In the obscure village of Woolpit belonging to the Abbey in the rural English town of Bury St. Edmunds 7 miles from it in the county of Suffolk, the story begins. A reaper one day was skirting the woods when he heard tiny but gibberish voices. Surprised, he followed the noise to a hundred-foot wide pit set up to trap wolves that attack the villagers and their cattle, but instead of an animal, there were two green infants crying out in their strange tongues.
As they did not seem to be orphans, the man pulled these humanoids out of the pit and rushed to Sir Richard de Calne, who took them in. In some versions, the children eat broad beans from Sir’s garden, earning them their viridescent countenance. In other, they rejected all courses of the meal and continued to starve until fed beans. Nonetheless, de Calne nurtured them with the local food, and the greenness faded from the children’s faces, and they regained their health.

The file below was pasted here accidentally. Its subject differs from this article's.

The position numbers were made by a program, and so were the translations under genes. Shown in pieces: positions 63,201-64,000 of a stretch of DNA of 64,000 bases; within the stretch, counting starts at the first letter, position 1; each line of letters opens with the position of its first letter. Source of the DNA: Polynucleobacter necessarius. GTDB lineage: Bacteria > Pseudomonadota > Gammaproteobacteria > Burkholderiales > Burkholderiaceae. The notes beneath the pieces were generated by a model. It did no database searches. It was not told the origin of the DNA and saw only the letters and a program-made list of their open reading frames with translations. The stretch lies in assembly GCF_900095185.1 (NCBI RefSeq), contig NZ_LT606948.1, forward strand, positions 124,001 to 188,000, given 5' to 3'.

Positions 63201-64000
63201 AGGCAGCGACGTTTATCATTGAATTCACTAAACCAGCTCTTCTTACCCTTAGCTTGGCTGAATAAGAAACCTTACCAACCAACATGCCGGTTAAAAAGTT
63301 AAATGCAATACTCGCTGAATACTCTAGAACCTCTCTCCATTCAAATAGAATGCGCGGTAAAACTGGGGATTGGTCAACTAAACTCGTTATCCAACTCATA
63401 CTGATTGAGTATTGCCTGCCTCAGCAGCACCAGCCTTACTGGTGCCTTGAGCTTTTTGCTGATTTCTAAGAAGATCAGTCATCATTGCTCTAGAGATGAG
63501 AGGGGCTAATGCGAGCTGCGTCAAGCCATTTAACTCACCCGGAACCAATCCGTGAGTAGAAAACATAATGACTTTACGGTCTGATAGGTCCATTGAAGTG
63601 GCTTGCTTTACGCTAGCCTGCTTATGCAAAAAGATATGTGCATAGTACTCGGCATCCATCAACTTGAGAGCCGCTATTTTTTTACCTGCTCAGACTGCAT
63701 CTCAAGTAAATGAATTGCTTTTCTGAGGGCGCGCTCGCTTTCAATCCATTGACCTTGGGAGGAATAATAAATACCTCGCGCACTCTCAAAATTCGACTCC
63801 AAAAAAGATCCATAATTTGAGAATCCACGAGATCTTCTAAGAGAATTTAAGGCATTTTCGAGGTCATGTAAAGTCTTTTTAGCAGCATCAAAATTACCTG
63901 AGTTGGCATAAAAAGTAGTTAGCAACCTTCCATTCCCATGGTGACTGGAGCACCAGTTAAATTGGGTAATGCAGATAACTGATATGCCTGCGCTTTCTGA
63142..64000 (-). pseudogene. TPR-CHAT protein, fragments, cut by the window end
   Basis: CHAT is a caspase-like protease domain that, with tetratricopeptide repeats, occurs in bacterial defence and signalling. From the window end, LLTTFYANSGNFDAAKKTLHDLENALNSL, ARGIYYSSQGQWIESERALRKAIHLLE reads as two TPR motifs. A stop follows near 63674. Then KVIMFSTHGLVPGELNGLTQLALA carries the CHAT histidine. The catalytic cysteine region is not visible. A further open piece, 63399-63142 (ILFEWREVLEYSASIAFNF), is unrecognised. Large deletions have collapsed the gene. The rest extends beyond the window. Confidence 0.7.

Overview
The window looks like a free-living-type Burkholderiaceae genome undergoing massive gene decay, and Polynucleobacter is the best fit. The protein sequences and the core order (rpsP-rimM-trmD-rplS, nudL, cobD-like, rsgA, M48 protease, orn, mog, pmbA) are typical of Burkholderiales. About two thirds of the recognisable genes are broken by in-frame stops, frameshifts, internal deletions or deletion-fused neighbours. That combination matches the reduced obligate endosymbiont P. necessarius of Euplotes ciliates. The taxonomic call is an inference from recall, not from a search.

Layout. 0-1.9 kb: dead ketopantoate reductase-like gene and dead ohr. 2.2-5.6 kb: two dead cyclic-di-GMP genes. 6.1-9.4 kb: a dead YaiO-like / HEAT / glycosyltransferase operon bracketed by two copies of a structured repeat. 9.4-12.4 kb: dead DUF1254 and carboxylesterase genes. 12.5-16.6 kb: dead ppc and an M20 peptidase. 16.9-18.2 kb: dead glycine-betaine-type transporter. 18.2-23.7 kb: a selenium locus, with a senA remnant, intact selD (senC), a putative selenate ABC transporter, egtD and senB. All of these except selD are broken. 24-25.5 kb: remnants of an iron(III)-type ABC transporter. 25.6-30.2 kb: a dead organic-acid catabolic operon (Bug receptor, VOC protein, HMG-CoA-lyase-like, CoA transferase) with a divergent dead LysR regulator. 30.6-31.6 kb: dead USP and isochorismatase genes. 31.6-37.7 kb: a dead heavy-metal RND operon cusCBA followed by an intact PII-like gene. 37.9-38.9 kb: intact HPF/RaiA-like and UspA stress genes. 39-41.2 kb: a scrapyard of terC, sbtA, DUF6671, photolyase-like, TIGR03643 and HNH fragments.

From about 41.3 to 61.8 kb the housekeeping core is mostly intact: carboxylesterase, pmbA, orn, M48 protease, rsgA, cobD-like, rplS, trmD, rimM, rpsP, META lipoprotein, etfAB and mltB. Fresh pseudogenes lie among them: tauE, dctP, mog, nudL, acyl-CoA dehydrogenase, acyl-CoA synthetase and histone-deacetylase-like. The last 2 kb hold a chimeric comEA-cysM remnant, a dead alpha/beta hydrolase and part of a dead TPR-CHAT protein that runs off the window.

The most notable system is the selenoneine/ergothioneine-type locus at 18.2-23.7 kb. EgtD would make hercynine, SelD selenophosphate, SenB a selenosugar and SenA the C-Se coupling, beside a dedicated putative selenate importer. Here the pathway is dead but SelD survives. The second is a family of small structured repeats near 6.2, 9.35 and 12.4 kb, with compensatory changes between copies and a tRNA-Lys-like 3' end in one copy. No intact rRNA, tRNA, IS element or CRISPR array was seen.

Albeit, the happiness would not last long. The boy of the pair succumbed to a strange illness. The girl picked up English from the Sir and told him that she and her brother were from a place where everything is virescent and dark, called St. Martin’s Land.
The pair were herding their family cattle when a harkening led them to fall into the pit, in versions where she tells her homeland is underground, the pair follow the fleeting herd to emerge out of a borrow into Woolpit. Soon, the girl’s name came to be known to be Agnes, though it remains a mystery what happened to her after the tragedies she faced in Woolpit, the story lives on in the English culture.